10 World famous people who lost their battles against Lymphoma
Jacqueline Kennedy Onassis
Charles Augustus Lindbergh
Don Adams (Actor played Get Smart)
Paul Eddington (Yes minister)
Mohammad Reza Shah Pahlavi (King of Iran)
Hussein bin Talal (King of Jordan)
And one famous one that has won
Paul Allen Microsoft co-founder was diagnosed with Hodgkin’s Disease at the age of 30 in 1983. The 64 year-old billionaire is still disease-free 34 years later.
* I rarely change or update any blog page but in this situation I am. Mr Paul Allen the Microsoft co founder passed away today 15 of October 2018 from complications of Non Hodgkins Lymphoma. *
I used the image of Ingrid Bergman because she was stunning and as I was born in 1962 I grew up watching her films.
But for me Andy Whitfield was a great loss. Andy played Spartacus in the 2010 TV series. A big strong man , fit as a fiddle. But at the end of the first season he was diagnosed with Stage 2 Non Hodgkins Lymphoma he lost his battle a year and a half later. Andy made a documentary called Be Here Now, I have not watched this yet as I know it touches on issues that I have experienced as a victim with Stage 4 Lymphoma. I was lucky in that my cancer was more responsive to chemotherapy and I was capable of taking serious levels of Chemotherapy with a few side effects. Right now 8th of July 2017 as I write this I am on my third day of B.E.A.M. an extreme level of aggressive chemotherapy making way for a Stem Cell transplant . My medical team are so confident I have to control them. But where does it end? If you Google “Famous people who have died of Lymphoma” it becomes a list of hundreds but yet how aware are we of this cancer.
When I was first diagnosed I had no idea what lymph nodes were, yes I heard of them more in relation to what women with breast cancer have removed, Hodgkin’s Lymphoma – I had to google it to find out about it and then I slowly realise just how dangerous this cancer is. Stats in Europe are dated most of them back to 2012. Unlike other cancers Lymphoma is a blood cancer and can move fast, it is also difficult to pinpoint, until it actually begins its attack. It’s a very clever and devious bastard, it uses the Lymph nodes connection to the immune system to set the immune system against your body. Even when it’s been hammered by chemotherapy and radiotherapy it can find a comfortable spot inside the bone marrow to hid, generally to lash out more viscously like it did with me.
Here are a few stats from America:
“This year, an estimated 8,260 people (4,650 men and 3,610 women) in the United States will be diagnosed with Hodgkin lymphoma. It is estimated that 1,070 deaths (630 men and 440 women) from this disease will occur this year”.
The American Cancer Society’s most recent estimates for non-Hodgkin’s lymphoma are for 2017: About 72,240 people (40,080 males and 32,160 females) will be diagnosed with NHL. This includes both adults and children. About 20,140 people will die from this cancer (11,450 males and 8,690 females).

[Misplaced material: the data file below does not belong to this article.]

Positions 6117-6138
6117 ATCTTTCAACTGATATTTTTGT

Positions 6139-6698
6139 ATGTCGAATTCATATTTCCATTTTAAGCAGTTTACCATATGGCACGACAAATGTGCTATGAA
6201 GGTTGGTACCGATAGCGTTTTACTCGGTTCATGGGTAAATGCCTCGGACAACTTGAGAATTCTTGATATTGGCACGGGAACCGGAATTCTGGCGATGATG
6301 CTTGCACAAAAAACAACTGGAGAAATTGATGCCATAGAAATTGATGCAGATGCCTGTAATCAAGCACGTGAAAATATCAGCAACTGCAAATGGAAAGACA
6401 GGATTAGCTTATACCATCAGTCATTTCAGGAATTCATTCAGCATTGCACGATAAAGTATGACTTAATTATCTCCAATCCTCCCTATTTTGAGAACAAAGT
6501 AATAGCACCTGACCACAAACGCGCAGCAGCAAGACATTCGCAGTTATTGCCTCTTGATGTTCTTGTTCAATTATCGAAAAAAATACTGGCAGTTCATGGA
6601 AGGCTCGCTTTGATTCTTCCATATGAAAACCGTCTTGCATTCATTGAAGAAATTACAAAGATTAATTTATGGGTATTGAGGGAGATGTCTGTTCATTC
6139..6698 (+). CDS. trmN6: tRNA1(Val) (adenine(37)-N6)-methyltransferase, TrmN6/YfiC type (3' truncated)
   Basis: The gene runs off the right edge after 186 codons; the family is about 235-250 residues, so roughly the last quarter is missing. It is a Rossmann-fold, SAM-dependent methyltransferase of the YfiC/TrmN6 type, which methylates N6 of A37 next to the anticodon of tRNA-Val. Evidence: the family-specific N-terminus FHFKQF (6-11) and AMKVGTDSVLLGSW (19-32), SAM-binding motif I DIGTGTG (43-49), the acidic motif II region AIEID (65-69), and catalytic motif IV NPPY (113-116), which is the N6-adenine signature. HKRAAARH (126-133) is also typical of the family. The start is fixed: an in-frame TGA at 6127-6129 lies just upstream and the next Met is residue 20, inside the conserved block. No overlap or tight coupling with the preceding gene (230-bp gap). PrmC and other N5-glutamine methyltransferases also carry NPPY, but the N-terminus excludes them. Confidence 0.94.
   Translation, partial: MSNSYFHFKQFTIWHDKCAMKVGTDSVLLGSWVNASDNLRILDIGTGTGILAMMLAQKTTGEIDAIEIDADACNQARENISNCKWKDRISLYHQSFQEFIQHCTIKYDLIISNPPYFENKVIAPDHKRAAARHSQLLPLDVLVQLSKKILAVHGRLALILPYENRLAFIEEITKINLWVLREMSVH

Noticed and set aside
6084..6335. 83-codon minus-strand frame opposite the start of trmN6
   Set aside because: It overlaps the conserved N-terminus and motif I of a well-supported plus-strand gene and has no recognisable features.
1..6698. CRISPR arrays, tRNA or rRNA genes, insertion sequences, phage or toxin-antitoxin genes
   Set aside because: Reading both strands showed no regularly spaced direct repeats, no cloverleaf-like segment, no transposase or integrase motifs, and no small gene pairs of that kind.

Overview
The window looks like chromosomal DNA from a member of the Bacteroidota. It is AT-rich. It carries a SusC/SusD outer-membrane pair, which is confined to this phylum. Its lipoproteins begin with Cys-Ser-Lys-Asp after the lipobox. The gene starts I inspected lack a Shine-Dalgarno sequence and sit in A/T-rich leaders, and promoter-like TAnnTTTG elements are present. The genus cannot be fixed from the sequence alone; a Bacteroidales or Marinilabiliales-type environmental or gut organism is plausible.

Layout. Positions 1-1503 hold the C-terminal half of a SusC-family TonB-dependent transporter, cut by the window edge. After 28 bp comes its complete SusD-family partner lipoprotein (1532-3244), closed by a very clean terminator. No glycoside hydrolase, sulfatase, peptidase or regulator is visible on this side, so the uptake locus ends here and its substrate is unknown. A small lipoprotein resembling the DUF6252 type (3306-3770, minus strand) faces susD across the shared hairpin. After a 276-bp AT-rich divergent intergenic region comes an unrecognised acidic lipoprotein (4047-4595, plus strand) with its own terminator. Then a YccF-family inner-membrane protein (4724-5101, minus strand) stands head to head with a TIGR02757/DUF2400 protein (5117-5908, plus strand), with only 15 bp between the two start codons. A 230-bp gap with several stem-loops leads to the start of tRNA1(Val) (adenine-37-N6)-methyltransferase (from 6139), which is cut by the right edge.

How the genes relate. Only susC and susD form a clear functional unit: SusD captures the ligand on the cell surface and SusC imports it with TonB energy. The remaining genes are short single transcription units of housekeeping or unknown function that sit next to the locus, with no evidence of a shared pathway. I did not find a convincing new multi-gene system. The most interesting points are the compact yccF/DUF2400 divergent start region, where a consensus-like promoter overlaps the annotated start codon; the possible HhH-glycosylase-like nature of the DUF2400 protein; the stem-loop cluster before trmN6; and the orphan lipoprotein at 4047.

As you can see the HLD is the rarer of the two. Unfortunately they do not go further with the stats like age groups, stages and so on. Yes you can get percentages based on stages various ages etc but they are not clearly defined.
This cancer was first diagnosed by Dr Thomas Hodgkins 1832 Guys Hospital London. 185 years ago and yet your average person has no idea about it. Maybe it’s because they called it a disease which is rubbish as it’s a cancer and as the figures above show a dangerous one. But as against an expect 232,000 newly diagnosed breast cancer cases in the US this year the big drive is to bring awareness to bigger cancers like breast cancer but Lymphoma figures are on the rise, no one knows why but cancer is going to effect 1 – 8 people worldwide this year. But in the 185 years of Hodgkins we have yet to find a cure, yes there have been serious advances primarily with aggressive chemotherapy but we really should be closer.
If you have it you have it then you need to attack it with everything you can get which includes motivation, positivity & hope. But there are some guidelines to help us
1. If a parent has died of any form of cancer be absolutely sure that siblings get regular check ups for that form of cancer
2. If a brother or sister get cancer, don’t hesitate to get the other family members tested and make those test yearly
3. If you were cured of any form of cancer and have children again insist on getting them checked yearly, these checks are generally blood test.
4. Lumps and bumps are not meant to just appear. If you suddenly find an unexplained lump get it checked out.
5. Sudden unexplained weight loss
6. Sudden unexplained fatigue
7. Waking up in the night and sweating for no reason
8. Feeling unwell for prolonged lengths of time
9. Sudden headaches
10. Unexplained bleeding I.e. Nose or ears
11. Skin rashes – wether seasonal or not.
12. Loss of appetite or feeling consistently nauseous
Most of the above cover nearly every form of blood cancer
We find it far too easy to brush off issues like the above till it’s too late.
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